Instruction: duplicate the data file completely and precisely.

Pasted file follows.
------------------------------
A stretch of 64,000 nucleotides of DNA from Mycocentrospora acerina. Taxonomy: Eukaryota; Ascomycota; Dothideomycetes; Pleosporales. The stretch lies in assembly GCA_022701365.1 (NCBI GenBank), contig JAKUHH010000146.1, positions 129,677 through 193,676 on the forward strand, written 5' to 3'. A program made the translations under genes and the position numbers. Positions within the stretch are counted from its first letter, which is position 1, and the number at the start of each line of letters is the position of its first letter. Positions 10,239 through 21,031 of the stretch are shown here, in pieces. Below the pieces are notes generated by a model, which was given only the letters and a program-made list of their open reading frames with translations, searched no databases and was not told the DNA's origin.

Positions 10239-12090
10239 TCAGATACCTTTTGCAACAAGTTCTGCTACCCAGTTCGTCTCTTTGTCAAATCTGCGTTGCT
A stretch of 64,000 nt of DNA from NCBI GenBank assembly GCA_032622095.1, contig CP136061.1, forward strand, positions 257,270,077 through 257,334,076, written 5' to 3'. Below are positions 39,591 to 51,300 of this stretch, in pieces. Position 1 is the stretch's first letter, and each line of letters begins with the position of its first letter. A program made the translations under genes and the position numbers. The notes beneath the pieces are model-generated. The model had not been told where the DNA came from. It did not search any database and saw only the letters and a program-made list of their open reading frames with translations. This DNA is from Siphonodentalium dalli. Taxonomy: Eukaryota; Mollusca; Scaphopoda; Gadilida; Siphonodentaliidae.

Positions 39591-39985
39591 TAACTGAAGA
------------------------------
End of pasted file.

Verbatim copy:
A stretch of 64,000 nucleotides of DNA from Mycocentrospora acerina. Taxonomy: Eukaryota; Ascomycota; Dothideomycetes; Pleosporales. The stretch lies in assembly GCA_022701365.1 (NCBI GenBank), contig JAKUHH010000146.1, positions 129,677 through 193,676 on the forward strand, written 5' to 3'. A program made the translations under genes and the position numbers. Positions within the stretch are counted from its first letter, which is position 1, and the number at the start of each line of letters is the position of its first letter. Positions 10,239 through 21,031 of the stretch are shown here, in pieces. Below the pieces are notes generated by a model, which was given only the letters and a program-made list of their open reading frames with translations, searched no databases and was not told the DNA's origin.

Positions 10239-12090
10239 TCAGATACCTTTTGCAACAAGTTCTGCTACCCAGTTCGTCTCTTTGTCAAATCTGCGTTGCT
A stretch of 64,000 nt of DNA from NCBI GenBank assembly GCA_032622095.1, contig CP136061.1, forward strand, positions 257,270,077 through 257,334,076, written 5' to 3'. Below are positions 39,591 to 51,300 of this stretch, in pieces. Position 1 is the stretch's first letter, and each line of letters begins with the position of its first letter. A program made the translations under genes and the position numbers. The notes beneath the pieces are model-generated. The model had not been told where the DNA came from. It did not search any database and saw only the letters and a program-made list of their open reading frames with translations. This DNA is from Siphonodentalium dalli. Taxonomy: Eukaryota; Mollusca; Scaphopoda; Gadilida; Siphonodentaliidae.

Positions 39591-39985
39591 TAACTGAAGA